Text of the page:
Insys Therapeutics Inc. founder John Kapoor was so determined to get back the millions he spent launching the company that he led Insys on a disastrous path of pushing its addictive opioid drug on patients who didn’t need them, according to his former CEO, Michael Babich.
The way Kapoor ignored his subordinates, “you really don’t want to push back because once he makes up his mind, the decision is done,” Babich told a Boston jury at Kapoor’s racketeering trial on Tuesday. His demands contributed to a shift in marketing strategy after the company’s fumbled launch of its Subsys painkiller in March 2012, Babich said.
Kapoor ripped into his underlings, calling it the “worst [expletive] launch in pharmaceutical history he’d ever seen,” according to Babich, who worked with his boss for 14 years. Kapoor sought to fix it by setting up a bonus system for sales representatives that encouraged them to woo physicians to overprescribe the drug, Babich told jurors.
The system was based on an “eat-what-you-kill philosophy,’’ Babich testified. “When you sell a lot, you make a lot.’’
It apparently worked. Quarterly prescriptions for Subsys in the U.S. surged to almost 15,000 in three years, with Insys’s stock price peaking at $44.92 in 2015, compared with less than $5 two years earlier. That was enough to make Kapoor a billionaire. Since then, Insys’s share price has plunged 90%.
Babich is one of the government’s star witnesses in the case against Kapoor and other executives, who are accused of conspiring to bribe doctors with phony speaker fees and duping insurers into covering Subsys prescriptions.
Kapoor closely tracked the number of prescriptions and dosages for Subsys written by doctors on the company’s speaker roster, Babich testified on Wednesday.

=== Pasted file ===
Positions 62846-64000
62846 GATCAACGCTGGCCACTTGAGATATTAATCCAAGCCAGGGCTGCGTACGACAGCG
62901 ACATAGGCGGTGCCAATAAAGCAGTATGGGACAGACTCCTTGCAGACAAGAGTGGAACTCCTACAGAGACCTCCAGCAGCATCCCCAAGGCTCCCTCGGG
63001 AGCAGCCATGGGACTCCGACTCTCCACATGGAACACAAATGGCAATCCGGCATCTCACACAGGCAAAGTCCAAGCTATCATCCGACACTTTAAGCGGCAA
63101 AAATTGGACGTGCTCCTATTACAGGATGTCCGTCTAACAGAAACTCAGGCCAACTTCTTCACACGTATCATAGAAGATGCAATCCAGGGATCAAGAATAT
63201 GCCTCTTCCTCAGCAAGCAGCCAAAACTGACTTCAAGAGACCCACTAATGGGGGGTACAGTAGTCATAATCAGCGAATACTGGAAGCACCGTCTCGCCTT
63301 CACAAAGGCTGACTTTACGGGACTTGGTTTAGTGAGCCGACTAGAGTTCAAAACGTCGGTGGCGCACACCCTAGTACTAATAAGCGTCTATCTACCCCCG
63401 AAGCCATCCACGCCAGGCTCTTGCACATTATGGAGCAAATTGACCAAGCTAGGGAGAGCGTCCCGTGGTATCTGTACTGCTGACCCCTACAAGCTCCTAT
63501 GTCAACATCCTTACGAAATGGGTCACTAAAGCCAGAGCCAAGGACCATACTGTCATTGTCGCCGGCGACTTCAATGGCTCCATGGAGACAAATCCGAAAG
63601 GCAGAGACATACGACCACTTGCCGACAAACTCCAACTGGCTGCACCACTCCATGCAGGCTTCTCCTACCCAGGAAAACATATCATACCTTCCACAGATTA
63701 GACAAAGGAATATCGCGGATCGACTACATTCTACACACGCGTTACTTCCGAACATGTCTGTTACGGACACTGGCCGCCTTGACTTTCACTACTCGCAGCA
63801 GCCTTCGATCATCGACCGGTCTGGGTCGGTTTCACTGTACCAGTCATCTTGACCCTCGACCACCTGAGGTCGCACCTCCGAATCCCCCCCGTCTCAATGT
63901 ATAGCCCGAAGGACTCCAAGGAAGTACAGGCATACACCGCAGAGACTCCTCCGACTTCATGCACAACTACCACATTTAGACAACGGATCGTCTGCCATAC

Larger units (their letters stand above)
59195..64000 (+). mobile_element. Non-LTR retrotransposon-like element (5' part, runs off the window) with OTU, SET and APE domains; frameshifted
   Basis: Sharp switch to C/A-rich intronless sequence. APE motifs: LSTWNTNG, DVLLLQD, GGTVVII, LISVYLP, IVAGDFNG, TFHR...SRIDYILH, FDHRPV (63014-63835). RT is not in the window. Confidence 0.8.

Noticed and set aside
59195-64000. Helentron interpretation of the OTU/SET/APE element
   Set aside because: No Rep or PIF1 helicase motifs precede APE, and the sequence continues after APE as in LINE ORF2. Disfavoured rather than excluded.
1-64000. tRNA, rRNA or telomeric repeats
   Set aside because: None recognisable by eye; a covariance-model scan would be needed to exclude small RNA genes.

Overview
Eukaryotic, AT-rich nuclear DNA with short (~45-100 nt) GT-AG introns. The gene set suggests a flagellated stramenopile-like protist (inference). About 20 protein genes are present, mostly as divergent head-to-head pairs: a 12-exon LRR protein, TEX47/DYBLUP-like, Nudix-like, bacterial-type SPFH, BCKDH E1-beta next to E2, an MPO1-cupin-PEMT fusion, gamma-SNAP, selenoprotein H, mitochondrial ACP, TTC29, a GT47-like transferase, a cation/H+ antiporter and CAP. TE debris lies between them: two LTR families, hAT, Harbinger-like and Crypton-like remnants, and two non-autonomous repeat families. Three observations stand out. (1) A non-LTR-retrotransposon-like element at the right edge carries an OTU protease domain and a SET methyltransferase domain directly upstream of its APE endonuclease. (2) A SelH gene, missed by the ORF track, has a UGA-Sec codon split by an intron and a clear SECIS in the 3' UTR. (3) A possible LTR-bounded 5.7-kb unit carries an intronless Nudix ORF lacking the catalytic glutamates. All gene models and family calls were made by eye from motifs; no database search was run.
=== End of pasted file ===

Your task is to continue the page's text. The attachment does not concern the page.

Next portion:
“John wanted to know where the money was going and where we were seeing return on our investment,” Babich said.
Babich and Insys’s former sales chief Alex Burlakoff have pleaded guilty to charges tied to Subsys marketing and agreed to testify against Kapoor and the others. Neither has been sentenced.
Other witnesses have testified that Insys officials set up the speakers program to reward heavy Subsys prescribers, who got paid whether any of their physician colleagues attended the events or not. Under federal regulations, there must be at least two doctors at such events for them to be considered legal.
Every morning on a sales call with top executives, Kapoor reviewed doctors’ prescribing data and honed marketing strategies, Babich said. Doctors who weren’t prescribing enough lost their speaker positions, he said.
By December of 2012, the Insys speakers’ program nationwide was returning $7.50 for every $1 invested, delivering net revenue of $4.1 million, according to evidence shown to the jury.
Kapoor became irate when he learned some Insys speakers wrote prescriptions for a competing new opioid called Abstral, Babich said.
“John Kapoor would always mention, ‘I thought we owned these doctors,”’ Babich said. “He was incensed when they would go off and write a competing product when we were paying them.”
Subsys was approved for cancer patients with “breakthrough” pain, but jurors have previously been told by other witnesses that Insys representatives pushed doctors to prescribe it to people with arthritis, depression and back pain.
Babich, who went to work for Kapoor as one of his personal money managers in 2001, grew to know the health-care entrepreneur well. Kapoor had spent $60 million of his own money to get Insys off the ground.
Following his testimony on Feb. 12, Babich walked off the stand without looking at Kapoor or the other defendants.
By Janelle Lawrence and Jef Feeley